Under Assets, the prospectus states that there are two key properties owned: Ibrox Stadium, valued at £65.2M and Murray Park, valued at £14M. Now given that the new club bought these assets from the old club for a sum of £5.5M, I’m sure that liquidators BDO will be taking note of their reported current value.

We also find out a bit about The Rangers’ key directors and employees. As well as nice little pen pictures of their massive achievements, we learn that CEO Charles Green earns “an annual salary of £360,000 per annum (plus benefits and expenses including accommodation costs)”. Green is also entitled to a bonus of a further £360,000 if the club wins promotion from the SFL. Quite how that might happen given that Green has stated several times that The Rangers will never play in the SPL, I really don’t know. Walter Smith gets £50,000 per annum for his role as a non executive director, as do several others.

We also learn that The Rangers’ manager earns a basic £700,000 per annum, which is apparently “commensurate with his experience and the payment received by people similarly employed in the football industry.” Yes, it really is Ally McCoist they are talking about here. Experience? On Question Of Sport maybe.

And I’m sure that statement will be of interest to all other third division managers. I don’t know exactly how much any of them are paid, but I would be willing to be that none are on anything like thirteen grand a week.

So that’s the current state of play with The Rangers. Investors are now required to raise funds that would allow essential repairs to the stadium, as well as to strengthen the playing pool. Once the current ban on new signings has finished of course.

Well, do you fancy buying shares in a new company that owns a new third division football club? If so, they will cost you 70p per share and you have until 1:00 p.m. on 18 December 2012 to apply.

I think I’ll pass.

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Celtic defeated Spartak Moscow last night to secure a place in the elite last sixteen of the Champions League. Qualification for the lucrative knock out rounds is the reward for a superb European campaign by Neil Lennon’s side.

The qualification process began for Celtic back on 1st August with a home match against HJK Helsinki.  A 4 – 1 aggregate win was followed up with two 2 – 0 wins over Helsingborgs, which took Lennon’s young side into the group stages of the competition, in with the big boys of European football.

Seeded fourth in a group containing Barcelona, Benfica and Spartak Moscow, Celtic were given little chance of a top two place. Indeed ITV Sport immediately sent out a tweet saying “Bye bye Celtic.”

The group kicked off with a home game against Benfica and a cagy 0 – 0 draw was not perhaps the ideal start. But a thrilling 3 – 2 win in Moscow gave a platform for Lennon’s men to build on. A trip to the Nou Camp was next and it was to be heartache for Celtic. An injury time goal gave Barcelona all three points when an unlikely draw was so nearly secured.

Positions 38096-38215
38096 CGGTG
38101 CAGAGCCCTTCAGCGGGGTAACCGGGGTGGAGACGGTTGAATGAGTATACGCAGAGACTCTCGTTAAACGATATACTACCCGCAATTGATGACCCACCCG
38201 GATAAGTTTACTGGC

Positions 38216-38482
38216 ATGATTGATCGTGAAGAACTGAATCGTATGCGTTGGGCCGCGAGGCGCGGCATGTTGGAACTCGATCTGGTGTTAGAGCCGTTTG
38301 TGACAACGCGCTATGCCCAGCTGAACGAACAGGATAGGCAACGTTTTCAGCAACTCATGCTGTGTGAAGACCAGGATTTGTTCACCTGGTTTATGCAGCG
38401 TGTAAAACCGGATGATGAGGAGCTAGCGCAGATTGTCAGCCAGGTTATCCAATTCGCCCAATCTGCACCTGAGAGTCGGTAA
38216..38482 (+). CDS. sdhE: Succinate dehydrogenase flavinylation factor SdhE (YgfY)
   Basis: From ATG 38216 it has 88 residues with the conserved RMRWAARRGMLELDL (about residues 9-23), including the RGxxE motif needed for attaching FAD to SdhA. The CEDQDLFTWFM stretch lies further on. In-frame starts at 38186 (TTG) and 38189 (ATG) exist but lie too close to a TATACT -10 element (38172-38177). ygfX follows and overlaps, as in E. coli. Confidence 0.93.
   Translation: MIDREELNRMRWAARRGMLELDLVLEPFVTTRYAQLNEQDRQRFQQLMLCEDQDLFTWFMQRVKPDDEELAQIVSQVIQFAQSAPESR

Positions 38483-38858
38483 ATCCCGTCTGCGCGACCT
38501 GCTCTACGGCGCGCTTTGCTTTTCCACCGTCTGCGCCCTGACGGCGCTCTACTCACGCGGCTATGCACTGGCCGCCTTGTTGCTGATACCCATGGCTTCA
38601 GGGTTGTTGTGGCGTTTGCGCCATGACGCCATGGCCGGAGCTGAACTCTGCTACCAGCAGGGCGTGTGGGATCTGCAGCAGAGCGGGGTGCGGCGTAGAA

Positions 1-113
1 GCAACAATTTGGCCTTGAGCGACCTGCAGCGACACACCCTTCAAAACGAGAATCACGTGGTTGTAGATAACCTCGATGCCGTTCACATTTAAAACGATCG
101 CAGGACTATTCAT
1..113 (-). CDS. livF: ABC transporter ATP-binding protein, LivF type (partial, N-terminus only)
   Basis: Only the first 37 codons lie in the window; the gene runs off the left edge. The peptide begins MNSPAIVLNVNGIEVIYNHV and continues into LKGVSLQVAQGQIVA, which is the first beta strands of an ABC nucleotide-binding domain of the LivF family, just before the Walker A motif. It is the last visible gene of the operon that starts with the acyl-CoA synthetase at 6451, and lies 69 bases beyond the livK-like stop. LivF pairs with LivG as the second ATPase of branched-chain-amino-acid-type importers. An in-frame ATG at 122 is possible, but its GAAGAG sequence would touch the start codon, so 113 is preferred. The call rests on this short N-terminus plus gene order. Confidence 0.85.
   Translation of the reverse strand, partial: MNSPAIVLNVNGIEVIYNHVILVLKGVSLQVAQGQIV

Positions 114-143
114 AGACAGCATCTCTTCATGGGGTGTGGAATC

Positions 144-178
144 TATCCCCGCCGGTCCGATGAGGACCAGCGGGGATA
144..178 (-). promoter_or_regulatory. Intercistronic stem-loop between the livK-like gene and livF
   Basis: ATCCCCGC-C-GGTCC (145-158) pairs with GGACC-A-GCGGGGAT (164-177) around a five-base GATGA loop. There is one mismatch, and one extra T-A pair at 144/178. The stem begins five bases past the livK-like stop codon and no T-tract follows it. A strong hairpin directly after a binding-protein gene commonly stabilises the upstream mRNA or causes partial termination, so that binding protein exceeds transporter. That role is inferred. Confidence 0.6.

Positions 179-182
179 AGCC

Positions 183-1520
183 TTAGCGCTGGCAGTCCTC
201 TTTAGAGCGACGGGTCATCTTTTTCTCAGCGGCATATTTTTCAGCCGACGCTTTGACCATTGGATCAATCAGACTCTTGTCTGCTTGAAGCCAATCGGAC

The second half of the campaign saw a thrilling home victory against Barcelona in the return match. One of Celtic’s greatest European results meant that qualification was a real possibility – although a defeat in Portugal meant that everything would come down to the final match.

Simply put, Celtic had to better the result that Benfica achieved in Spain against a weakened Barcelona side, already assured of winning the group. Celtic’s victory in a tense match was made even more nerve wracking by the knowledge the other match stood goalless. A single goal for the Portuguese side would have made the result at Celtic Park irrelevant, but Benfica failed to take their chance. It was joy for Neil Lennon and Celtic, finishing second in the group with 10 points.

Qualification for the last 16 is a superb achievement for a side from the fourth pot, who were ranked as the 63rd best team in Europe at the start of the season. Only Celtic, Malaga and Borrusia Dortmund of the eight clubs from the lowest tier of seeding have qualified for the knock out stages.

And the magnitude of the achievement is shown even more clearly when you consider that the likes of Chelsea, the current champions of Europe, and EPL winners Manchester City are both out of the competition.

The draw for the last sixteen takes place on 20th December. Celtic can play any of seven clubs: PSG, Schalke, Malaga, Borrusia Dortmund, Juventus, Bayern Munich or Manchester United. There are some fine teams within that list of group winners – but only the last two are pot one teams, and both Dortmund and Malaga are seeded below Celtic.

So is the last eight a realistic possibility? It won’t be at all easy – but it is certainly not impossible. And none of the teams on that list will fancy a trip to Celtic Park in February.

Whatever happens in the next stage of the competition, tremendous credit must go to Neil Lennon and his players for their performances in Europe so far. As well as bringing in a tremendous financial boost to the club, the coefficient points achieved will improve the club’s standing in Europe, making future campaigns that little bit easier.

For the Celtic fans there have been new memories made and new heroes created. And the journey is not over yet.